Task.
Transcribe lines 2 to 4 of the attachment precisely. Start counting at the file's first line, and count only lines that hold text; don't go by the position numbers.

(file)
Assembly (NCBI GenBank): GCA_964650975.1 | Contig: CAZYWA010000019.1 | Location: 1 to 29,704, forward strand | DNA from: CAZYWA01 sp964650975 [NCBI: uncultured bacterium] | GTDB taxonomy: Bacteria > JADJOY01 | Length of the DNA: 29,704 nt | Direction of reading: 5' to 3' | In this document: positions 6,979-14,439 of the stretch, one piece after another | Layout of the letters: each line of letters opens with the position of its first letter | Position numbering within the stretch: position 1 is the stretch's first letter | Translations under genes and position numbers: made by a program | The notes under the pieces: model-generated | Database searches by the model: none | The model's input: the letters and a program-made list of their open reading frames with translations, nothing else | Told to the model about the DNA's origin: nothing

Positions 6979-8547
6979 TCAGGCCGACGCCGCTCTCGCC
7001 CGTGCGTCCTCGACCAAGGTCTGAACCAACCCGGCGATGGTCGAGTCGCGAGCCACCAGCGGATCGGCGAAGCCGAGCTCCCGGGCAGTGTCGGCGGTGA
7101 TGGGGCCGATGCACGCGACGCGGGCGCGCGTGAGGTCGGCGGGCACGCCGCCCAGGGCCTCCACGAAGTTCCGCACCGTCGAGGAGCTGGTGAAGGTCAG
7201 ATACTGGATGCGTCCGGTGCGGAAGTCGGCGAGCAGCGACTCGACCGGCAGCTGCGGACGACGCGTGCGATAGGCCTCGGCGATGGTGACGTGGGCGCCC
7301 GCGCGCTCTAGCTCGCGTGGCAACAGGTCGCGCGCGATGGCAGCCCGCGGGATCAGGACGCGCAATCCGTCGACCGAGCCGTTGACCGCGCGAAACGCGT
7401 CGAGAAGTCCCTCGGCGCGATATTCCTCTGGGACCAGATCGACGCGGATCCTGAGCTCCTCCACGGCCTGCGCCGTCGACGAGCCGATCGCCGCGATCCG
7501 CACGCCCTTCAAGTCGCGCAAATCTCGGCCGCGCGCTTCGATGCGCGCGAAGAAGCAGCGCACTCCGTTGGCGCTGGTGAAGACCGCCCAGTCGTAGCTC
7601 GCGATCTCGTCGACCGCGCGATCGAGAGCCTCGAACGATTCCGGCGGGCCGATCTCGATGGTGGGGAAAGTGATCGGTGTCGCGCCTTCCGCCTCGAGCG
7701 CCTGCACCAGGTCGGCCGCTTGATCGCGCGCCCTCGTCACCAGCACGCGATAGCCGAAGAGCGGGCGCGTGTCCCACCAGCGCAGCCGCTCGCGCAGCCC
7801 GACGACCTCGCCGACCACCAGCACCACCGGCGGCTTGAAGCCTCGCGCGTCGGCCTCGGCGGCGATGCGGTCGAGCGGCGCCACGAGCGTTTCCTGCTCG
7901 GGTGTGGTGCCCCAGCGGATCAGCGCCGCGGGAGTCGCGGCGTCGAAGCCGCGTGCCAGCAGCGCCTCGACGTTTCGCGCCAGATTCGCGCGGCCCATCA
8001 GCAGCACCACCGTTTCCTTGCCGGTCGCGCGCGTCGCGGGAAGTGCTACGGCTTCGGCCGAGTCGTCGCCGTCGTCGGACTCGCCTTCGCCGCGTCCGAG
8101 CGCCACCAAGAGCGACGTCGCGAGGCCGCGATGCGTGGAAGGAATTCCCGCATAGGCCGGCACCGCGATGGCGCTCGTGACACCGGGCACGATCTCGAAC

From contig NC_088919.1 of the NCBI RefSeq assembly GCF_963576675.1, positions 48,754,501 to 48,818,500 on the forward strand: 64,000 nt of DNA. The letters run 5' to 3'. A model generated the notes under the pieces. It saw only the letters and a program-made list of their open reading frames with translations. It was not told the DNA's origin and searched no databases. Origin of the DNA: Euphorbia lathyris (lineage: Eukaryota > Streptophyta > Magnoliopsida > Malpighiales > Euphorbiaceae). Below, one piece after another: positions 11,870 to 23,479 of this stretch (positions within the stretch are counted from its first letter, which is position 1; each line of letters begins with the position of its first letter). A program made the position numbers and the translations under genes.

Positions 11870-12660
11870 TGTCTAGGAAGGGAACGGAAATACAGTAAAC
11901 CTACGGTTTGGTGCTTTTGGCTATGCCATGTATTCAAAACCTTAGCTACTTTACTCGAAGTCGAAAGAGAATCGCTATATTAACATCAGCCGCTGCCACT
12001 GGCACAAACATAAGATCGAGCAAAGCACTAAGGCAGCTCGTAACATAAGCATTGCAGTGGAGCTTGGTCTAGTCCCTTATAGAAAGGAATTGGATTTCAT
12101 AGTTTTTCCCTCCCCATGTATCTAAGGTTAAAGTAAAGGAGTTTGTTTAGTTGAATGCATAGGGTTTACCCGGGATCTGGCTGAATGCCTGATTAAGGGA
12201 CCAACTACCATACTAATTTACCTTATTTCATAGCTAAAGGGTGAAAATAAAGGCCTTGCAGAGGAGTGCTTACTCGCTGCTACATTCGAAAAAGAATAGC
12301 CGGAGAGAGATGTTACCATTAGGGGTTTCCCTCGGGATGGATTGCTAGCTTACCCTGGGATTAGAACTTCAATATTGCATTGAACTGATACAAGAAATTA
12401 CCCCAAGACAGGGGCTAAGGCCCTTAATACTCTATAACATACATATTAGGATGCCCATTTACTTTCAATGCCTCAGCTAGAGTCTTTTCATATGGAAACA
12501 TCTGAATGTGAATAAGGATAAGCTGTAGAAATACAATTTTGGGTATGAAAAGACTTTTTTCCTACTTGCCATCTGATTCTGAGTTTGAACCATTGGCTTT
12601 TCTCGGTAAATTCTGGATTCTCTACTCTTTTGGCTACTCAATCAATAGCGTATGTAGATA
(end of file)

Positions 6979-8547
6979 TCAGGCCGACGCCGCTCTCGCC
7001 CGTGCGTCCTCGACCAAGGTCTGAACCAACCCGGCGATGGTCGAGTCGCGAGCCACCAGCGGATCGGCGAAGCCGAGCTCCCGGGCAGTGTCGGCGGTGA